HOW I MAKE IT WORK...

DISCOURAGED BY A BODY THAT SEEMED TO BE TURN­ING AGAINST HER, THE PSY­CHOL­O­GIST, 36, FELL INTO A PAT­TERN OF POOR HEALTH. THEN SHE FOUND THE POWER OF POS­I­TIVE EAT­ING – AND VOWED TO HELP OTH­ERS DO THE SAME

Sunday Herald Sun - Stellar - - Contents - as told to Louise Ed­wards

Jayta Szpi­ta­lak trans­formed her life with food.

My health prob­lems started when I was preg­nant. I’m quite short: just 150cm tall. Which in Amer­ica, where I’m from, legally earns me a hand­i­capped park­ing per­mit.

Dur­ing both of my preg­nan­cies, my ba­bies ba­si­cally wouldn’t fit, so they lay side­ways. I looked enor­mous; more than that, I was in ter­ri­ble pain. My ab­dom­i­nal wall sep­a­rated the width of two fists, which was the largest sep­a­ra­tion my sur­geon had seen. Though I had surgery to fix my abs I still looked preg­nant, which had a sig­nif­i­cant emo­tional ef­fect.

To com­pen­sate, I turned to eat­ing and be­came ad­dicted to sugar. Of course I was fill­ing my body with chem­i­cals, so I was over­weight and had no en­ergy. The tip­ping point came when I was look­ing at old pho­tos from fam­ily hol­i­days and re­alised I didn’t look like me any­more.

It sounds vain, but it’s not. It’s about be­ing com­fort­able in your skin. And I wasn’t. I cringed when I saw my­self, and that’s not healthy. When you can’t look in the mir­ror, you’re not go­ing to be the best pos­si­ble part­ner, daugh­ter, or mum.

I threw my­self into get­ting healthy. Along the way, I dis­cov­ered func­tional foods – which aren’t just nu­tri­tious but have pos­i­tive ef­fects on both your phys­i­cal and men­tal health. I’m a bit of a re­search nut, any­way, and I started look­ing into the an­tiox­i­dant turmeric. Turns out it’s ef­fec­tive in staving off in­flam­ma­tion and helps in the treat­ment of de­pres­sion. This sim­ple herb that threat­ens no com­pli­ca­tions to a per­son’s health is so ac­ces­si­ble, and doesn’t need to be pre­scribed. It was an eye-opener.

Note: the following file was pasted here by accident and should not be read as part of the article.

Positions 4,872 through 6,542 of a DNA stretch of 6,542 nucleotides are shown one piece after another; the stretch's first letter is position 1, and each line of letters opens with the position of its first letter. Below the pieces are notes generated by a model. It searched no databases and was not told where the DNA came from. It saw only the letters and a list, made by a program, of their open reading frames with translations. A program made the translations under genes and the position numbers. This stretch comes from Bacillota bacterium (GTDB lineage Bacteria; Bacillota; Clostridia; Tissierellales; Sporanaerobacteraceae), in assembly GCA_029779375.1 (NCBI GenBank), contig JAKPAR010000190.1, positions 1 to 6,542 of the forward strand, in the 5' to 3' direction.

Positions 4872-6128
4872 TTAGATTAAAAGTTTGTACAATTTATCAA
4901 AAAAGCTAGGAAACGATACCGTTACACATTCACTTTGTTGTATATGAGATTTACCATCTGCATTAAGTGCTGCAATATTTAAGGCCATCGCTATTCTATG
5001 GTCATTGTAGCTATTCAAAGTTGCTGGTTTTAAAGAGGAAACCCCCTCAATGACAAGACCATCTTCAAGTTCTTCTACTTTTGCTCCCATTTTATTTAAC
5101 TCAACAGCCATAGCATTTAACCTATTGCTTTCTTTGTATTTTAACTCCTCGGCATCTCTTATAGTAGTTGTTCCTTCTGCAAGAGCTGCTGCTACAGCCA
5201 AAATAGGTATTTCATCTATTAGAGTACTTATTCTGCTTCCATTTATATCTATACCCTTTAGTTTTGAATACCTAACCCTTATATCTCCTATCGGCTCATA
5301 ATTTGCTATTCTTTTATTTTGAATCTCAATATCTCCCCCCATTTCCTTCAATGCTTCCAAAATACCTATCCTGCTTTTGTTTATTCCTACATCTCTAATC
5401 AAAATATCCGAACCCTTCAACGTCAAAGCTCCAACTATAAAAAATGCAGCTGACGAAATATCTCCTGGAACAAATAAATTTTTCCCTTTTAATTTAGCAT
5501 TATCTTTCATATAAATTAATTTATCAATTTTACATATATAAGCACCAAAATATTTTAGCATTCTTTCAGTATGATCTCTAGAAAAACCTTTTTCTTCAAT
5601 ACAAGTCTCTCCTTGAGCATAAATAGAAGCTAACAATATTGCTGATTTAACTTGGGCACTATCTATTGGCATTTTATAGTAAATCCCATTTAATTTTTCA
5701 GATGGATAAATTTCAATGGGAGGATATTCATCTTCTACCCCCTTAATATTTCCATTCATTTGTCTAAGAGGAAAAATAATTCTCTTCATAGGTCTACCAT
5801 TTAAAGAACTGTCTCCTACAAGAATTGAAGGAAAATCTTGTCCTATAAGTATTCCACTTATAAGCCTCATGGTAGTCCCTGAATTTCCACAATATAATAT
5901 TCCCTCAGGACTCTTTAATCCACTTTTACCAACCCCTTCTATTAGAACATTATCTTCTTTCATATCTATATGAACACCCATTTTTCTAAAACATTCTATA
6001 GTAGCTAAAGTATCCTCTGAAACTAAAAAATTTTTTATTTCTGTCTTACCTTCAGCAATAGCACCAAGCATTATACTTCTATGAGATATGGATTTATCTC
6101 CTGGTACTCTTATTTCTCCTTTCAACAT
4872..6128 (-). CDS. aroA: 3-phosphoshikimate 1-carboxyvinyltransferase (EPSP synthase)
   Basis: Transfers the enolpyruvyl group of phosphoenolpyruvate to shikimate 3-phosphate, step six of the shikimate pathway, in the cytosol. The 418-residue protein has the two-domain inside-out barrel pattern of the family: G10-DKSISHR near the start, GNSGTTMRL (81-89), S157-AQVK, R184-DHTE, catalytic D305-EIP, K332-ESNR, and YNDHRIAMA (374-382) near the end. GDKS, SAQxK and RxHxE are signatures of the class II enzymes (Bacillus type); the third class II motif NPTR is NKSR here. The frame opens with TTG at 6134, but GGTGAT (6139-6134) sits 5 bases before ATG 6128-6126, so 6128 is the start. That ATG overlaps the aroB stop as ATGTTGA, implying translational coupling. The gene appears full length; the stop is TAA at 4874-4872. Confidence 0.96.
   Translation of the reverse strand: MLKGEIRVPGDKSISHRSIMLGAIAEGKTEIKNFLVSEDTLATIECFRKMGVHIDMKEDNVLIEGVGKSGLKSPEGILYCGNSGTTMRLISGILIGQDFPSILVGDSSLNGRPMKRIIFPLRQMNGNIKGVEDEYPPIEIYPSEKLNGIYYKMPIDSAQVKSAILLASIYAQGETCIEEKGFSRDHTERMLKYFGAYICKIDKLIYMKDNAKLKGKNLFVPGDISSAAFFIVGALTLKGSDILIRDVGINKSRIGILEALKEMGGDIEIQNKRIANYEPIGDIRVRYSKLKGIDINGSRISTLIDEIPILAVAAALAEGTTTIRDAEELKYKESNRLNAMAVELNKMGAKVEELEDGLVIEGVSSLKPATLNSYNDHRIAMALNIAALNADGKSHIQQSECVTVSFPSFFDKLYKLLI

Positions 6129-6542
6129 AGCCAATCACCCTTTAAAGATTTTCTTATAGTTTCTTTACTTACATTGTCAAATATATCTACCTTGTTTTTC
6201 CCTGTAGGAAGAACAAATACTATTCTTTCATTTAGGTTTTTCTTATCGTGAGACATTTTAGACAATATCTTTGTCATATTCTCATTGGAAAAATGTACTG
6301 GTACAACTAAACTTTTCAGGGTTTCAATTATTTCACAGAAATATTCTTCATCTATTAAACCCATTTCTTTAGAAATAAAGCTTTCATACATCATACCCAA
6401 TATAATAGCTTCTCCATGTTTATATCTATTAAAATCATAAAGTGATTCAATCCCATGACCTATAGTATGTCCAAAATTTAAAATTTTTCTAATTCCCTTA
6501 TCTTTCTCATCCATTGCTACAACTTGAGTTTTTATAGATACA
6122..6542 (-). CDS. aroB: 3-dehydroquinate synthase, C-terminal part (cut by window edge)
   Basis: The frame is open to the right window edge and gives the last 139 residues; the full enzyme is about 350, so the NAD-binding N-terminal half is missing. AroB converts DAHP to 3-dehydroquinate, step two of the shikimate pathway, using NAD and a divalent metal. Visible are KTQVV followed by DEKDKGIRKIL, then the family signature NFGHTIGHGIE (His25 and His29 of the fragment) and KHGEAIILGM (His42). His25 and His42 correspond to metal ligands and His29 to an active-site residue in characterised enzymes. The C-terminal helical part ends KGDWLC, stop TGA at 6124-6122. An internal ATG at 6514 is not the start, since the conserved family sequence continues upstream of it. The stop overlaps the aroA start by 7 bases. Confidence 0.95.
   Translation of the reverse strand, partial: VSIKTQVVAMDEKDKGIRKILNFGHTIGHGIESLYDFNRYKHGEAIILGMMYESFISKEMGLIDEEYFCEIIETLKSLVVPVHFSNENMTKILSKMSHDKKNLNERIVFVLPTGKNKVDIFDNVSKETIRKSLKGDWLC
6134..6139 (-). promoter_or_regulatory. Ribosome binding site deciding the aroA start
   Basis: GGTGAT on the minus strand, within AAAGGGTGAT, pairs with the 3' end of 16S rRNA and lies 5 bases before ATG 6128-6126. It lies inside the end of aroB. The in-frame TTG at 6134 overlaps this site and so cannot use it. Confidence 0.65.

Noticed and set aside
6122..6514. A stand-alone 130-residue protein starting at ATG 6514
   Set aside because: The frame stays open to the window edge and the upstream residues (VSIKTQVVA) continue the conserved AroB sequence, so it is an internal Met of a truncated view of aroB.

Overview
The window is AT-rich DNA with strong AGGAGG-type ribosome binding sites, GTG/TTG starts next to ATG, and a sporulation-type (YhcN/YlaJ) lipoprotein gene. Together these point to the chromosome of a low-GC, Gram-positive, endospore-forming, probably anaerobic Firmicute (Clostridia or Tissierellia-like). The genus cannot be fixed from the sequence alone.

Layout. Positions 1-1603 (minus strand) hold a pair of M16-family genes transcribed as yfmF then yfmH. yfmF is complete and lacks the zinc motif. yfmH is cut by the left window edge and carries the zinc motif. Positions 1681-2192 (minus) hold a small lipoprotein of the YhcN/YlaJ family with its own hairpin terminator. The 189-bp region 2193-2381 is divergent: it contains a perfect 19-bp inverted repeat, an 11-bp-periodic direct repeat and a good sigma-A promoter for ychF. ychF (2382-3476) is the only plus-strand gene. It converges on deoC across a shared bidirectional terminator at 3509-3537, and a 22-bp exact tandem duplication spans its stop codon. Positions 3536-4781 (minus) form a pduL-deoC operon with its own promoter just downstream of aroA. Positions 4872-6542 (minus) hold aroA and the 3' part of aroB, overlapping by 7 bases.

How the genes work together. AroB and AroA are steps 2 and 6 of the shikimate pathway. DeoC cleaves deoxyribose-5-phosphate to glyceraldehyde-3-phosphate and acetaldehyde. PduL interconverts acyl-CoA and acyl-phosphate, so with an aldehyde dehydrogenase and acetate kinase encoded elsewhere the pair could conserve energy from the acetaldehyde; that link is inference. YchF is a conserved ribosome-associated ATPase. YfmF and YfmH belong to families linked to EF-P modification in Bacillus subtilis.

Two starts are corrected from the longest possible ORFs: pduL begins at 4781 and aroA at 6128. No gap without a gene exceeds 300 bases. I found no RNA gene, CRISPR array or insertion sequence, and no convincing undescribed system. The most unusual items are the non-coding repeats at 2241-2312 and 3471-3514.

Re­search in­di­cates that up to 90 per cent of the neu­ro­trans­mit­ters cre­ated in our gut af­fect our men­tal state – hence the gut’s rep­u­ta­tion as our “sec­ond brain”. And be­cause so much turmeric is hard to digest, the so­lu­tion is to fer­ment it. I be­gan to use sprouted and fer­mented foods in my diet and my health def­i­nitely im­proved. I also felt more pos­i­tive.

I be­gan to rec­om­mend fer­mented foods to my pa­tients. The feed­back was won­der­ful, and I felt a re­spon­si­bil­ity to make this pub­lic. But in Aus­tralia, it was hard to find fer­mented turmeric or sprouted foods. I wanted those prod­ucts here, which led to the launch of my com­pany, Fer­men­tan­i­cals.

My de­sire to change my­self came from a truly gen­uine place; be­cause of that, I was bet­ter equipped to help oth­ers make the changes they need in their lives.

Newspapers in English

Newspapers from Australia

© PressReader. All rights reserved.